Telcos including BT, Virgin Media forced to pause switching vulnerable people to digital landlines after emergency call failures
BT, Virgin Media and other telecoms firms were called to meet with technology secretary Michelle Donelan and to sign a charter promising to protect at-risk households during the digital rollout.
The government has set a deadline of December 2024 to switch off analogue landlines.
But digital phone lines are less resilient than their analogue counterparts, being subject to increased service disruptions, for instance during power cuts caused by storms.
Analogue copper-based phone lines generally continue to function during power cuts.
The lines may also be incompatible with some “telecare” devices, also known as panic buttons, which allow vulnerable people to call for help in an emergency.
Minister for digital infrastructure John Whittingdale last week informed parliament of “serious incidents” of telecare devices becoming inoperable during emergencies.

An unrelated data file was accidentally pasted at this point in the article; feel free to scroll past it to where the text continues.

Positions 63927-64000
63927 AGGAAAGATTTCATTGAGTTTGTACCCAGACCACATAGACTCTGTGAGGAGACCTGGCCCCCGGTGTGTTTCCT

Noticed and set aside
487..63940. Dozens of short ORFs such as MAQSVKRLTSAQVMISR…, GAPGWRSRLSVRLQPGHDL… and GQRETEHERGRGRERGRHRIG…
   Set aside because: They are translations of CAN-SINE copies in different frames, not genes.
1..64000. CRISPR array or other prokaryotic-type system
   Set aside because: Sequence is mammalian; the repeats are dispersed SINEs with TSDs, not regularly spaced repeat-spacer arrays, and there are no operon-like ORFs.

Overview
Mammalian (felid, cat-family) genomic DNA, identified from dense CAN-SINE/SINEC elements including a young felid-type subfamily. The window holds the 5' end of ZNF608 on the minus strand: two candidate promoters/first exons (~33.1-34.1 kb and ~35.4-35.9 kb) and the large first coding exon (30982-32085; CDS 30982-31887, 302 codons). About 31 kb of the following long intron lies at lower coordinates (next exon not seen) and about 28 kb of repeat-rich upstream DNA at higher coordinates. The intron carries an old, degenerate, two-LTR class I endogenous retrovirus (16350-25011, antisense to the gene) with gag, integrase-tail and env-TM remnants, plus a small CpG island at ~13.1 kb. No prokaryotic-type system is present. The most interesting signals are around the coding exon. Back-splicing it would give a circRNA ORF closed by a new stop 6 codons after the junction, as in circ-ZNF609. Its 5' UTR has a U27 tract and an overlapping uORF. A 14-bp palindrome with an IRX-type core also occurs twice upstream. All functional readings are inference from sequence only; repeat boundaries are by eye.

Following the report telecoms firms including Sky, BT, Virgin Media O2 and TalkTalk pledged not to switch households without ensuring such medical devices would continue to work.
They also agreed to do further checks on those who have already been switched to see whether telecare devices were in use that they were not aware of.
“The recent issues families have had to endure are unacceptable, and today’s agreements will help to protect consumers in future,” Donelan said.
Critics said the move did to little to protect the vulnerable.
Dennis Reed, the director of campaign group Silver Voices, told the Guardian that BT had paused its rollout last year after reports of elderly people being unable to dial 999 during power outages caused by major storms, but then resumed it again although “nothing had changed”.
He urged the government to extend the analogue switch-off deadline by at least five years.
BT said it has taken steps to protect telecare users and other vulnerable people dependent on landlines during power outages, such as supplying battery back-up units and hybrid phones that have a built-in battery and can switch to a mobile network when needed.
The company said the “serious issues” had not affected its customers.
“Over the past week, we’ve been informed about incidents involving telecare users from another communications provider who had been switched to a digital landline,” the firm said in a statement.
But the company emphasised that it was “critically important that we manage customer migrations from old to new as quickly and smoothly as possible”.
Virgin Media said it has “paused switchovers as we review our processes to further support consumers”.